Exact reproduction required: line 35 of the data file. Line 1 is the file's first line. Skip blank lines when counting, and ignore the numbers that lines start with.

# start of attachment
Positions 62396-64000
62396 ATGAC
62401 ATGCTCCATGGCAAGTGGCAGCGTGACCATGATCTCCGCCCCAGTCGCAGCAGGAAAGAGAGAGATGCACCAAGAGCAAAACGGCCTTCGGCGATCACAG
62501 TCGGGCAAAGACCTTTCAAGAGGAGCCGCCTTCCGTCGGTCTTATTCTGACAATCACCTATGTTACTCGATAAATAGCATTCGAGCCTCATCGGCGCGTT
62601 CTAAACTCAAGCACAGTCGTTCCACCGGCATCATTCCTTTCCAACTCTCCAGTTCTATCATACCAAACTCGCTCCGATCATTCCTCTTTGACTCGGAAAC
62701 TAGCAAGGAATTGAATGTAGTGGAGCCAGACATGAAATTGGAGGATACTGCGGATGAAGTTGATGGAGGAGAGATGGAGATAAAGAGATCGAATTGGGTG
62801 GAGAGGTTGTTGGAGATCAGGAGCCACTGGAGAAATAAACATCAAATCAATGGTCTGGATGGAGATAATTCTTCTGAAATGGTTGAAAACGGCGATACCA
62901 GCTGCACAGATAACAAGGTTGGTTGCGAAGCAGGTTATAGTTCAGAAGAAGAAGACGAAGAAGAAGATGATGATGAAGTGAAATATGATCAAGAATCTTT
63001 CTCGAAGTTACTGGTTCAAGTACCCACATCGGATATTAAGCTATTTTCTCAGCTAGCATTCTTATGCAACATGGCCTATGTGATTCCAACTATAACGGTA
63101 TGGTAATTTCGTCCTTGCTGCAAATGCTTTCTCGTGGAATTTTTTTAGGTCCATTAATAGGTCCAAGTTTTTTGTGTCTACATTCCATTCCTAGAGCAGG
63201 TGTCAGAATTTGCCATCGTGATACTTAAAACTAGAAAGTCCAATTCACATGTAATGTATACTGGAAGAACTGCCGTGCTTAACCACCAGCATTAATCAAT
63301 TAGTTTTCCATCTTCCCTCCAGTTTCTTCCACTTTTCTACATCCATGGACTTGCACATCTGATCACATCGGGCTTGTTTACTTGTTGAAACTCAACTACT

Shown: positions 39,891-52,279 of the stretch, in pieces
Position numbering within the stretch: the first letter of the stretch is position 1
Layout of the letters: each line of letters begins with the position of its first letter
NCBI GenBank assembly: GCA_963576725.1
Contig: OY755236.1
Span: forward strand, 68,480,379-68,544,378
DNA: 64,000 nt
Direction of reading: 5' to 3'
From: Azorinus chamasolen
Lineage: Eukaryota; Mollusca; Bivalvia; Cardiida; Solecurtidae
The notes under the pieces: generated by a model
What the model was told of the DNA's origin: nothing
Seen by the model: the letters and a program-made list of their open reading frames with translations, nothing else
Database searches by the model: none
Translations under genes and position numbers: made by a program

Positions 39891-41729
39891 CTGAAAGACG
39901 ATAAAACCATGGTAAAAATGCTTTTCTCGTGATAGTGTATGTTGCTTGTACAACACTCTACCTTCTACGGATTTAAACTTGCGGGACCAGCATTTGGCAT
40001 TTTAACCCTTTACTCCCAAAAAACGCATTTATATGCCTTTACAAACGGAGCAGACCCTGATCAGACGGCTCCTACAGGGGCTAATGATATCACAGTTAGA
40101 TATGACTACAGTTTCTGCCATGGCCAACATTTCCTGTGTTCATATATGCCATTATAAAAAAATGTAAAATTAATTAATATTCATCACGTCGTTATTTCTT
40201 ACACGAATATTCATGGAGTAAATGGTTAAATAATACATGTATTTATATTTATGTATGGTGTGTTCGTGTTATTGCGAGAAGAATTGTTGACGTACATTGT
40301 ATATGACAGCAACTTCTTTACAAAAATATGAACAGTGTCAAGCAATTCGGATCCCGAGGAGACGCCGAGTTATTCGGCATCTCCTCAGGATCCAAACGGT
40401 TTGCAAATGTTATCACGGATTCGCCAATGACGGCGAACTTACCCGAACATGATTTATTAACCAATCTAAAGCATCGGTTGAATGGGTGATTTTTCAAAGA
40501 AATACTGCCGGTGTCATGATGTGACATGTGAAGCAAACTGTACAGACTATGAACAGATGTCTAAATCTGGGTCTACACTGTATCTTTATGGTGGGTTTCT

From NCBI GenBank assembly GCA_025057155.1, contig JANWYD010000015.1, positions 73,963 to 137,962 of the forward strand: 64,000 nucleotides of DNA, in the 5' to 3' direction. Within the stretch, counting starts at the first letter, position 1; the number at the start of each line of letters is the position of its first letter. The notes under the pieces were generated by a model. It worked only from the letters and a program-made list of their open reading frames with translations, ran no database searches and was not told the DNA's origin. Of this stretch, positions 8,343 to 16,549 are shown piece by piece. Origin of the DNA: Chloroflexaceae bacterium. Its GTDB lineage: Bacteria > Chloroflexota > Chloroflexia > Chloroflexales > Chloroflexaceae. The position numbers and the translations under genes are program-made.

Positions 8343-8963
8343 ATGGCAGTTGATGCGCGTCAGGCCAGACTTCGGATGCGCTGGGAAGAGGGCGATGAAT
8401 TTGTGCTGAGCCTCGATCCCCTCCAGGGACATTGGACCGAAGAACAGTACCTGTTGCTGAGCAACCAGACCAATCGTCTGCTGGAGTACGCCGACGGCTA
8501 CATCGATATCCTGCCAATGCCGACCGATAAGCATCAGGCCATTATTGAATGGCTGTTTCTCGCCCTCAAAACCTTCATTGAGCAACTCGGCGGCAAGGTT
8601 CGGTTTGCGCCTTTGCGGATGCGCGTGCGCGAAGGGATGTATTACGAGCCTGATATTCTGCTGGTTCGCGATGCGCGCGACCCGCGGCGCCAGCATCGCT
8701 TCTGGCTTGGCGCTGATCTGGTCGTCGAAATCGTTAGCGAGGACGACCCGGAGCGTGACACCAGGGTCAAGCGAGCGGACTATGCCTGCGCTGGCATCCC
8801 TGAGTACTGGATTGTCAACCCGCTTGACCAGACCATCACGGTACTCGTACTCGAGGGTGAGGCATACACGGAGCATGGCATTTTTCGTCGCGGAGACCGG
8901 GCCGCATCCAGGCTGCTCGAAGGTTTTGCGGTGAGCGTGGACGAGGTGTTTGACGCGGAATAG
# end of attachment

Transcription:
40401 TTGCAAATGTTATCACGGATTCGCCAATGACGGCGAACTTACCCGAACATGATTTATTAACCAATCTAAAGCATCGGTTGAATGGGTGATTTTTCAAAGA